Tesla CEO Elon Musk may attend President-elect Donald Trump’s tech summit this Wednesday alongside tech executives like Apple CEO Tim Cook and Alphabet CEO Larry Page.
The Wall Street Journal reported Sunday that Musk will attend the meeting in New York, citing sources familiar with the matter. However, Musk may skip the event due to critical work obligations, Recode reported Monday morning.
According to the Recode report, Musk hasn’t accepted or declined the invitation yet. Tesla did not immediately return Business Insider’s request for comment.
It’s unclear what the meeting will cover, but there are a few ways a Trump presidency could affect Musk’s businesses.
Tesla has entered the solar business at a risky time under Trump, and Musk may look to get more details on the fate of solar subsidies.
Tesla officially acquired SolarCity in a deal worth roughly $2 billion in late November.
As part of the merger, Tesla will sell a brand-new solar roof product that will be produced at a factory in Buffalo, New York. Tesla will also offer traditional solar panel installation while selling its other energy products, the Powerwall 2 and Powerpack 2.
Musk’s SolarCity acquisition is part of his ultimate goal to use Tesla to accelerate the world’s transition to sustainable energy to limit the effects of climate change.
Trump has yet to acknowledge that global warming exists. The most Trump has admitted to the reality of climate change was when he said there was “some connectivity” between human activity and climate change in an interview with New York Times editors.
But past Trump statements on climate change include his assertion that global warming is a hoax perpetrated by the Chinese. He also chose Oklahoma Attorney General Scott Pruitt, a climate change denier, to lead the Environmental Protection Agency. Pruitt is suing the EPA over the Clean Power Plan.
None of that bodes well for the fate of solar subsidies — something solar companies have relied on to make the high-cost of panel installation more attractive. Musk also has relied on EPA funding for past projects, like Tesla’s Ta’u solar project that was partially funded by the EPA.
Musk has said the fate of solar subsidies wouldn’t matter for Tesla’s solar roof business because the roof will likely cost less than a normal roof.
“Assuming it pans out that we are able to do a solar roof [for] less than a normal roof, before you even take into account the value of the electricity. Assuming that pans out, well subsidies don’t even matter,” Musk said in a question-and-answers session with shareholders following the vote to acquire SolarCity.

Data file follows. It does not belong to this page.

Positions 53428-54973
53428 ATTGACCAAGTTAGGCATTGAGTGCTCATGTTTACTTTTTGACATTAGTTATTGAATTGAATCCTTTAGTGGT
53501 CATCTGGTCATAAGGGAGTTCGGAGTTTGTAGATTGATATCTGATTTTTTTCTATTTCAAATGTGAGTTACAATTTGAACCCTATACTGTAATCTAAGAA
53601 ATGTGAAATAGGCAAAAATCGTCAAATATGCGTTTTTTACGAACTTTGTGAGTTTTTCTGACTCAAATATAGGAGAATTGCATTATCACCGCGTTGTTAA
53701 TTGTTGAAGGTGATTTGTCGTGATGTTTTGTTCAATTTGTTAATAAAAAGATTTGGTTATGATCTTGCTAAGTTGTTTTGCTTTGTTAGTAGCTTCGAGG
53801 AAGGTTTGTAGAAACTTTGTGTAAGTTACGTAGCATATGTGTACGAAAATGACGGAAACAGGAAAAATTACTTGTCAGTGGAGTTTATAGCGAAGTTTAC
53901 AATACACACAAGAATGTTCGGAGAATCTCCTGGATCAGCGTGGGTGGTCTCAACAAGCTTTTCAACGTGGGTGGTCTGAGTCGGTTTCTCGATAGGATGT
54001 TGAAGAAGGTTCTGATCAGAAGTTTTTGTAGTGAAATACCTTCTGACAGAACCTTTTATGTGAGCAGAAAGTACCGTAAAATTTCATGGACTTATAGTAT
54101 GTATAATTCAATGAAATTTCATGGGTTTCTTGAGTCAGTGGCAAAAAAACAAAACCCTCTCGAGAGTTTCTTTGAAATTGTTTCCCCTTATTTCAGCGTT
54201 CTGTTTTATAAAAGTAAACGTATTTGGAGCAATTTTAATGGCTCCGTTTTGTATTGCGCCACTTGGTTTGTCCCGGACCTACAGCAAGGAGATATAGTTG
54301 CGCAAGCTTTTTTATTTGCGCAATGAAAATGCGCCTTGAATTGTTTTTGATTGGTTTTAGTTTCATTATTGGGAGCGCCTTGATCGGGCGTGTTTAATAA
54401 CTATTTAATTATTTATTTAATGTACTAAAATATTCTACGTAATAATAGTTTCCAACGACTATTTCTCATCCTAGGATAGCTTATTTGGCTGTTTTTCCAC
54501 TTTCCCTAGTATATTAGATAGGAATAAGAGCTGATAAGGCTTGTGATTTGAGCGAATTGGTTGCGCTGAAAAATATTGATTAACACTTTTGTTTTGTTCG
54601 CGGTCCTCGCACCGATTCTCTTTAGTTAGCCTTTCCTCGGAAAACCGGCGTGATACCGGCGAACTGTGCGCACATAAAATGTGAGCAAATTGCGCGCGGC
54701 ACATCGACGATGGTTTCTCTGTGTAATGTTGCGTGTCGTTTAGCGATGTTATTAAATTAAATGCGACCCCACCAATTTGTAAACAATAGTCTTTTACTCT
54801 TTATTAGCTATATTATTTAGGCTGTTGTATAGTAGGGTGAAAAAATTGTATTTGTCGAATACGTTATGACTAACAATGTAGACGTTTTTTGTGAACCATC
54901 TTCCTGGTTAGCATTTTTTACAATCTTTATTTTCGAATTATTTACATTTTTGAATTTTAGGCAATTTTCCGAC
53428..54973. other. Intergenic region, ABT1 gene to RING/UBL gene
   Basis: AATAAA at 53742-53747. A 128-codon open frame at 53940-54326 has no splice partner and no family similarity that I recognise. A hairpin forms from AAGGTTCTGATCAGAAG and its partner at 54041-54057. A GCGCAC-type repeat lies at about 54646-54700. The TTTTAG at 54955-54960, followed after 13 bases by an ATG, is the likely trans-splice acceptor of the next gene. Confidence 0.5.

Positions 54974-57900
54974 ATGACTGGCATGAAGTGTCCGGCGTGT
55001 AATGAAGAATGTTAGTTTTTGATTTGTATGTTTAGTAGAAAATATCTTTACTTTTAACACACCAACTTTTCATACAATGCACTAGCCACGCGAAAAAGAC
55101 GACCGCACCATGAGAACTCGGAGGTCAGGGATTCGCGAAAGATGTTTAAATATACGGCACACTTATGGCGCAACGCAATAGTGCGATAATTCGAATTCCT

But Musk may want greater clarity on how Trump plans to proceed with subsidies and the Clean Power Plan going into 2017.
Electric car credits
Trump’s stance on climate change has led many to believe he could put pressure on California to abolish its zero-emission vehicle (ZEV) mandate.
The ZEV mandate is run by the California Air Resources Board (CARB) and requires automakers to sell a certain number of zero-emissions vehicles or risk a fine. Automakers who are unable to earn enough ZEV credits toward compliance can choose to buy the credits from other companies.
The mandate has been adopted by nine other states, such as Maryland and Maine.
Musk has been vocal that the elimination of ZEV credits won’t hurt Tesla. That’s because Tesla, as an automaker that exclusively sells electric vehicles, consistently has a surplus of ZEV credits to sell compared to other automakers.
Because there’s an oversupply of ZEV credits on the market, Musk claims Tesla usually only makes “50 cents on the dollar” when it sells ZEV credits. The amount Tesla made from selling ZEV credits in the second quarter was so negligible that Tesla didn’t break them out.
However, it is worth noting when Tesla reported its third-quarter earnings, its first quarterly profit since 2013, Tesla made $139 million from selling ZEV credits. So even if Tesla isn’t fully reliant on ZEV credits, it is a source of income for Tesla.
Then there’s the matter of the $7,500 federal tax credit for those who buy or lease an electric car. EV sales have yet to gain real traction, and federal incentives help attract buyers who could be dissuaded by the generally higher ticket price of electric cars.
Whether Trump plans to eliminate or alter these incentives could determine whether electric vehicle adoption grows or falls dramatically.
The bottom line
There’s plenty of other topics tech executives will likely hope to touch upon during the meeting with Trump.
For example, Trump has called to move the manufacturing of smartphones to the US and for changes to the tax code.
So whether topics like solar or EV subsidies would even get dedicated air time is debatable. Also, whether Musk will even choose to attend is up in the air.
But there are quite a few ways a Trump presidency could affect Tesla, and Musk could gain a lot but asking about the future of government subsidies.